DNS performance benchmarking update

on December 14, 2009 in Linux with no comments by

A few days ago I posted a short blog about DNS performance benchmarking by Google using namebench. After the rather surprising results, I decided to replace the primary upstream DNS server with OpenDNS.

Once I had run the namebench too again, the results were showing a huge leap in performance. But strikingly, BT’s DNS servers were still faster than my own local servers. Jonathan, the resident monkey, also commented about this based on his own tests. It seems that there might be something amiss with the namebench tool (and I shall dutifully point this out to Google, to see what they have to say).

Nevertheless, I had run the namebench several times and it did indeed radically change from two days ago where my own service provider’s DNS servers were the upstream. Following is a chart from the last benchmark:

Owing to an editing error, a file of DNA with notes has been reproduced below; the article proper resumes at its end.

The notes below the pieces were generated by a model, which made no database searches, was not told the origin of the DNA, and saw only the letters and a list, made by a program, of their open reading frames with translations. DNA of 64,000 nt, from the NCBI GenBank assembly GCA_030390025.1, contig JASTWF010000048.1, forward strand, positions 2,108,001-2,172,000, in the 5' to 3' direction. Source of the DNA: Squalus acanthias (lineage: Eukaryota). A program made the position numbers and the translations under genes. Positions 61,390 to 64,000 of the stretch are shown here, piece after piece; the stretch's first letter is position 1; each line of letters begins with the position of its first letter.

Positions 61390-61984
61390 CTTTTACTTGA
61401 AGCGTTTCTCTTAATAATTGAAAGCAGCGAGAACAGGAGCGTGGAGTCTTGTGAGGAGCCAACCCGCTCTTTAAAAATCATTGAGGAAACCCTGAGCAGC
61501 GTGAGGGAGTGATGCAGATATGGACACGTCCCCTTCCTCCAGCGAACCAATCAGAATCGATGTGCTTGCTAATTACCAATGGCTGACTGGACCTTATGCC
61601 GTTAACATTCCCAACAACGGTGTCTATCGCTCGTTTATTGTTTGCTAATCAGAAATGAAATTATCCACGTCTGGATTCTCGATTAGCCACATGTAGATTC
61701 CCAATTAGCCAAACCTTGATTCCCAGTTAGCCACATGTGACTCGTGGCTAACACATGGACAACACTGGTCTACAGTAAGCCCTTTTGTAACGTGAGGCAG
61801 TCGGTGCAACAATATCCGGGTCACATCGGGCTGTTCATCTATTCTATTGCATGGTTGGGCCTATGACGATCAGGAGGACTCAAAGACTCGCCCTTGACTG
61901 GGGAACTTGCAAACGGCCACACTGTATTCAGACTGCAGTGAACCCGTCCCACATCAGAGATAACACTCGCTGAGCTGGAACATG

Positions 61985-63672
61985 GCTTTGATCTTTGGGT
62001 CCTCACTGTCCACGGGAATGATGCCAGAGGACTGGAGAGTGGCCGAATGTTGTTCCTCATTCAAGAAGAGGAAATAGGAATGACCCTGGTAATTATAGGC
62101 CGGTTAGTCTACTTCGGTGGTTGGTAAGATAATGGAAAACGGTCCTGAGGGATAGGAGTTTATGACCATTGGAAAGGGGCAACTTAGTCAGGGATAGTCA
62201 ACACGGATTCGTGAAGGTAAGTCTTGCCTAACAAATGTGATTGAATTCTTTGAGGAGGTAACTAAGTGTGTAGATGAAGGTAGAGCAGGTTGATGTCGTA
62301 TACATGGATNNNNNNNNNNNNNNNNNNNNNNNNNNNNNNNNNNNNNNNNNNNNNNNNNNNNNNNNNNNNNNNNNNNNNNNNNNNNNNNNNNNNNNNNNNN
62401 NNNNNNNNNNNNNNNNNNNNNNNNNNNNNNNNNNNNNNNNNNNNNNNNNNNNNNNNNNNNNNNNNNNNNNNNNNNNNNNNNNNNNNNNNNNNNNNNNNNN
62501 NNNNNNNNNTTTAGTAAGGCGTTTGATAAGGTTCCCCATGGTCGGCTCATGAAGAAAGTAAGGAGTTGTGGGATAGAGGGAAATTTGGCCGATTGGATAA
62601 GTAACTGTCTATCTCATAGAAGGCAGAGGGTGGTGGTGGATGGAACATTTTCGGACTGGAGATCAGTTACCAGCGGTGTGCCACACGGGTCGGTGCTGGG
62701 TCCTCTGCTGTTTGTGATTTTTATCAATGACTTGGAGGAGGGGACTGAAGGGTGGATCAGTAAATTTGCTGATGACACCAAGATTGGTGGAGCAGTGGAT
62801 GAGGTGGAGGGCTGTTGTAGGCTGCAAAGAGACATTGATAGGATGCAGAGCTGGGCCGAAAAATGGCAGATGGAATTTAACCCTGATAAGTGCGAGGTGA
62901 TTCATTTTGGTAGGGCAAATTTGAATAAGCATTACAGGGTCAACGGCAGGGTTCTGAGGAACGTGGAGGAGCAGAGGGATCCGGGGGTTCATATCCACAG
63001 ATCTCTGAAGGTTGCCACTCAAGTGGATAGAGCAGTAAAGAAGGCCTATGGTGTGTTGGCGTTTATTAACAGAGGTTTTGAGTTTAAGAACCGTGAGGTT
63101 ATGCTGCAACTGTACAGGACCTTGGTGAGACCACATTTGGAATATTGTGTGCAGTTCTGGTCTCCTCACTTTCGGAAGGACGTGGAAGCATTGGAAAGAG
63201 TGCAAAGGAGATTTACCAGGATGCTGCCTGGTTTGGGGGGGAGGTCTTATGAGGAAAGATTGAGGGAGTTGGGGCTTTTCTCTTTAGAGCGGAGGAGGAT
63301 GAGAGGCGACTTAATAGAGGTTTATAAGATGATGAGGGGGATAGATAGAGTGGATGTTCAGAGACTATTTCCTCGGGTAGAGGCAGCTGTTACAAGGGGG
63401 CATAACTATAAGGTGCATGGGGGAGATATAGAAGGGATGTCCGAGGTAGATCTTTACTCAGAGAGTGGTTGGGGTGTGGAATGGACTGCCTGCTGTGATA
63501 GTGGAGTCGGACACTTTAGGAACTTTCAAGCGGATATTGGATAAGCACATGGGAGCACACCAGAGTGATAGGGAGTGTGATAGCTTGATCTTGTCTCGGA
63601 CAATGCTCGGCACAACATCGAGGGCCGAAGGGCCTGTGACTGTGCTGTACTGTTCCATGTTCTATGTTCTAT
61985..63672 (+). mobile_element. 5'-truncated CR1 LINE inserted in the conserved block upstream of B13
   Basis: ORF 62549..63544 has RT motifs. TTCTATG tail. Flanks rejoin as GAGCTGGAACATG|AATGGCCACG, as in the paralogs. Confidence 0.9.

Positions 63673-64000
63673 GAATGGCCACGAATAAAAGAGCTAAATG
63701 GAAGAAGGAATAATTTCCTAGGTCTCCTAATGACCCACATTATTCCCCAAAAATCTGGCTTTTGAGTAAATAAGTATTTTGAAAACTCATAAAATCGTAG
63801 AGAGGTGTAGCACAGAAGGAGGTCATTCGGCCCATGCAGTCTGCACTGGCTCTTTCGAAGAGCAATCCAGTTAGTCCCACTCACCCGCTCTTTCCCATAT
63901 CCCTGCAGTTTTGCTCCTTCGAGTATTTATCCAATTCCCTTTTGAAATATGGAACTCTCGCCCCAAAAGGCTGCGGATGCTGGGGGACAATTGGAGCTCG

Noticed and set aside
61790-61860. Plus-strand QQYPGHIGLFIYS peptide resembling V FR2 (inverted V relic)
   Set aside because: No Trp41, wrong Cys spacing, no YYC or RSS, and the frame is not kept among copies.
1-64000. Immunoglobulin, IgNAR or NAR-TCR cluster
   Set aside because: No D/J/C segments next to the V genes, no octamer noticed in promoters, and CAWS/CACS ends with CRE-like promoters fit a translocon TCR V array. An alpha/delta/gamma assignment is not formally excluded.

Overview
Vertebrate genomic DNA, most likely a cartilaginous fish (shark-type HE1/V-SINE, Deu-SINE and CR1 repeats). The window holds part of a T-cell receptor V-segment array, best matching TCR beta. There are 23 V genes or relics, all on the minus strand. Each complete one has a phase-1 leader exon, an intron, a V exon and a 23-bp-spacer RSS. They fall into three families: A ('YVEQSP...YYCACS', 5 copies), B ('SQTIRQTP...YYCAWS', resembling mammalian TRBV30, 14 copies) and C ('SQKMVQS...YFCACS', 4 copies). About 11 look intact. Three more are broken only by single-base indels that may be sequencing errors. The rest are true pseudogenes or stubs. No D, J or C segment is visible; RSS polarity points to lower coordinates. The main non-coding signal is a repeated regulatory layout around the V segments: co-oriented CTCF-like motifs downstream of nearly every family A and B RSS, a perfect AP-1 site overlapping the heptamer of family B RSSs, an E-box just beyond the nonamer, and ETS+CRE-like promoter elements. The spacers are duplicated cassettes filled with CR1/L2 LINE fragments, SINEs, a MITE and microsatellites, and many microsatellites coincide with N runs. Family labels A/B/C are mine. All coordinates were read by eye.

Namebench Chart (Updated)

Namebench Chart (Updated)

As you can see, my primary (SYS- and secondary (SYS- are now right at the top of the chart, showing a slight slow start for the primary. Unfortunately, my service provider’s DNS server (in orange) was once again trailing everyone else in this test. In fact, it did so in all the tests.

Following is a chart showing the mean response times in milliseconds:

Mean Response Times (Updated)

Mean Response Times (Updated)

And this (chart) is the odd part. You would expect that a server on the same network, solely used for DNS and with less than 5% average usage, would perform better than any external server once the DNS responses have been cached.

While the primary DNS server is now faster than the poor performing DNS server of my service provider, it is still lagging behind BT and even Google’s public DNS servers. I am curious to know about its cause!

In all, namedbench reported that my primary server is 89.7% slower than “BT-30 GB”. Up from the 274.4% a few days ago – an improvement indeed!

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